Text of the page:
Starting a new school year can be both exciting and nerve-wracking for both parents and students.
It’s normal for kids to feel anxious about returning to school, and here are a few common challenges:
As a parent, you have a crucial role to play in shaping your child’s mindset towards the return of school, and support them through these challenges. Here are 5 things to do in the week before to help prepare your kids for the new school term:
1. Set goals and targets
Whether it is getting better grades, making new friends, or participating in a new extracurricular activity, you can help your child identify what they would like to achieve in the upcoming school year. Encourage them to work towards these goals and celebrate their progress along the way. Research has shown that having clear goals and focus can help young people feel more motivated and less anxious .
2. Establish a regular sleep routine
Most parents know that children especially don’t do well with drastic changes to their sleep schedules. In the few days or weeks leading up to school, you can begin to change their wake-up and bedtimes by 15-minute increments.
You will thank yourself when your kids slowly adjust back to their bedtime routines. After all, no one likes an early morning shock to the system, and getting grumpy kiddos ready for school is not an ideal situation. Studies have shown that a consistent sleep schedule (bedtime and wake-up time) can help your kids feel more alert and focused during the day .
3. Keep organized
Staying organized can help to lower cortisol levels – the body’s primary stress hormone, and thus help your kid feel more confident about tasks at school. Having systems in place for homework and schedules can keep the stress that comes along with the school year to a minimum. You may also encourage your child to plan ahead by creating a list of the supplies and materials they will need for the new term, such as pens, paper and textbooks.
4. Manage anxiety and keep calm
Before the start of the new school term, have a conversation with your child to understand how he or she is feeling, and discuss what they can expect in the school year. This can help alleviate any worries they may have about making friends or the increased workload.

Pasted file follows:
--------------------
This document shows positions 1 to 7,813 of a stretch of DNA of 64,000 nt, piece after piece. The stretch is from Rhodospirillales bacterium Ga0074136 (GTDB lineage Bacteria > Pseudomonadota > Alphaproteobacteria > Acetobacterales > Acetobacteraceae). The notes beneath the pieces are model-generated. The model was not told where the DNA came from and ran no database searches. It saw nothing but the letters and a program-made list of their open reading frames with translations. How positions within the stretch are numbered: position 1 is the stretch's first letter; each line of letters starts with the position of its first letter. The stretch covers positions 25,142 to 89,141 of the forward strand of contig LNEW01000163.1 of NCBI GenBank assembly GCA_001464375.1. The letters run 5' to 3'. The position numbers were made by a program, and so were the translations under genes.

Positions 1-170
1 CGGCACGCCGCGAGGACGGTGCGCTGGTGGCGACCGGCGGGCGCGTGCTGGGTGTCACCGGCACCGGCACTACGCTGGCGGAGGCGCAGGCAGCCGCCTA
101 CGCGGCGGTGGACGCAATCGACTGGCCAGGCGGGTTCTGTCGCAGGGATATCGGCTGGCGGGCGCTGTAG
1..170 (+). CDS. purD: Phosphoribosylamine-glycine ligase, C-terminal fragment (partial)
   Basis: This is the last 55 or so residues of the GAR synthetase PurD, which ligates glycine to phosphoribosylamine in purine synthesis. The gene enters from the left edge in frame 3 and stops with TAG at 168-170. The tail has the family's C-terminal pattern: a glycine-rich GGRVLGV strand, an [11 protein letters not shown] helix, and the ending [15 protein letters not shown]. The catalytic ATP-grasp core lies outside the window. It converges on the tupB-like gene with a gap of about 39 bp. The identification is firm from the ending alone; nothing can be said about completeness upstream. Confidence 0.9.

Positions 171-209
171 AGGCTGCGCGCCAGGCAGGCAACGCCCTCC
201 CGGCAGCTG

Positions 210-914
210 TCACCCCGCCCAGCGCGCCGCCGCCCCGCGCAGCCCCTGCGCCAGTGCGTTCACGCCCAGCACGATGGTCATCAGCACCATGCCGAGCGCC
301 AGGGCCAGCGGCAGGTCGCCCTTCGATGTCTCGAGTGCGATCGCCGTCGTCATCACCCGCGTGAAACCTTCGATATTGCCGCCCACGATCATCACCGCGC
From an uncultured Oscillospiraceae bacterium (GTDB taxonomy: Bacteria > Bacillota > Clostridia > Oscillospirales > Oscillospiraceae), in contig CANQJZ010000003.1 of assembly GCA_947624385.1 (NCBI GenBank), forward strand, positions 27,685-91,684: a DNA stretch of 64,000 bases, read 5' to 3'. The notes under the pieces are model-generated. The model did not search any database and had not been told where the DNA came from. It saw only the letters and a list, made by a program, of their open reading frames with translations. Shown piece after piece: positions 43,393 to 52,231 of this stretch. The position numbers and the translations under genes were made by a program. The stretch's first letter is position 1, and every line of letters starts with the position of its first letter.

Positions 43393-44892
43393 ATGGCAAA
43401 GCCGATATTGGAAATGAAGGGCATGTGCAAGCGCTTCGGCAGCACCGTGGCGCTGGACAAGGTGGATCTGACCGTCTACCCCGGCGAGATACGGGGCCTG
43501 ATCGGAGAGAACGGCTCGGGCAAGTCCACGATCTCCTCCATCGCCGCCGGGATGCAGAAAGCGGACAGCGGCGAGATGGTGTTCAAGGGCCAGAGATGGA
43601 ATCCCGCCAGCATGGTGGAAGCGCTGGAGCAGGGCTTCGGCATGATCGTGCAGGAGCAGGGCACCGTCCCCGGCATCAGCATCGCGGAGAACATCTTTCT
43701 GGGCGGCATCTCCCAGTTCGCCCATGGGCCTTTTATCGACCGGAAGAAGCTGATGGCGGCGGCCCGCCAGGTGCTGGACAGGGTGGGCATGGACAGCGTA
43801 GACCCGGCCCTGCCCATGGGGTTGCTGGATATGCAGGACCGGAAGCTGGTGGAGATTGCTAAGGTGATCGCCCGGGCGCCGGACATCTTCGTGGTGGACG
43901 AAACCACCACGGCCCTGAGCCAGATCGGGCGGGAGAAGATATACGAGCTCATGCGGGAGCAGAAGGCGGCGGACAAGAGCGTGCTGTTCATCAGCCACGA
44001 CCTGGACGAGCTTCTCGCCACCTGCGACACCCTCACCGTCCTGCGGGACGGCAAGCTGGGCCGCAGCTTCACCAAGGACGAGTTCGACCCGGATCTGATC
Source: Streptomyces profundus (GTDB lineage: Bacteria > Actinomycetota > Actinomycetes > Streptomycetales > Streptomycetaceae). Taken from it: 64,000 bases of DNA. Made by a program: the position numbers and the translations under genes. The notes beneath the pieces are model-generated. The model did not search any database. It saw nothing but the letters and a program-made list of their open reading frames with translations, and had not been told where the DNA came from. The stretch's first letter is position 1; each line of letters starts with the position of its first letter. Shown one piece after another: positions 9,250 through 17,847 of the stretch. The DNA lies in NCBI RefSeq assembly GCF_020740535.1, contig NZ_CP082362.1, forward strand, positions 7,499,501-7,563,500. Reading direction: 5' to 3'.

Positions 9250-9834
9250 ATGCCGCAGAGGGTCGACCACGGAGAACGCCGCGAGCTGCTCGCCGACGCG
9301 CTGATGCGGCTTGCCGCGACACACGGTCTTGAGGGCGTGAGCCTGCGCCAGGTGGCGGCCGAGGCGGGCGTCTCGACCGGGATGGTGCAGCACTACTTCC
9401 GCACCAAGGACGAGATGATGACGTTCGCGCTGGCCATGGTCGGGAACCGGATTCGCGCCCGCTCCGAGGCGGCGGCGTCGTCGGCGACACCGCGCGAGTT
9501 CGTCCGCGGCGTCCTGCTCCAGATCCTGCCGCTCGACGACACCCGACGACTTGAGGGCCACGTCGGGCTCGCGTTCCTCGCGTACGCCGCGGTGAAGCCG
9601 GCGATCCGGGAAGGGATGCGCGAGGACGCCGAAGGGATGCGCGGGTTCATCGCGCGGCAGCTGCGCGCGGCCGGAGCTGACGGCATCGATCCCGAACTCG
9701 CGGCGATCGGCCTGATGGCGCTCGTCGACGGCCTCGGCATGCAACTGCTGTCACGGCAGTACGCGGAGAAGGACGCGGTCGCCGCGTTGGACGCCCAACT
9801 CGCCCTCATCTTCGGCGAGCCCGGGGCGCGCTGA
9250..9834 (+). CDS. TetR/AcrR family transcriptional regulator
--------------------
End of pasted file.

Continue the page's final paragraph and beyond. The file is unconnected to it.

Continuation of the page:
If your child is feeling anxious, validate your child’s emotions and suggest ways to deal with the emotions such as taking deep breaths or talking to an adult. Importantly, encourage open communication and offer reassurance that it’s normal to feel a range of emotions about going back to school.
5. Maintain good eye health
Maintaining good eye health is important for students, as good vision is essential for learning and performing well in school . Here are some tips from Plano eye health experts:
It’s always a good idea to start preparing for the new school year well in advance. Incorporating these few strategies into your back-to-school planning will lay a strong foundation for your children’s academic well-being in the upcoming school term.
 Jacob, J., Stankovic, M., Spuerck, I. et al. Goal setting with young people for anxiety and depression: What works for whom in therapeutic relationships? A literature review and insight analysis. BMC Psychol 10, 171 (2022). https://doi.org/10.1186/s40359-022-00879-5
 Chaput, J. P., Dutil, C., & Sampasa-Kanyinga, H. (2018). Sleeping hours: what is the ideal number and how does age impact this?. Nature and science of sleep, 10, 421–430. https://doi.org/10.2147/NSS.S163071
 Alvarez-Peregrina, C., Sánchez-Tena, M. Á., Andreu-Vázquez, C., & Villa-Collar, C. (2020). Visual Health and Academic Performance in School-Aged Children. International journal of environmental research and public health, 17(7), 2346. https://doi.org/10.3390/ijerph17072346
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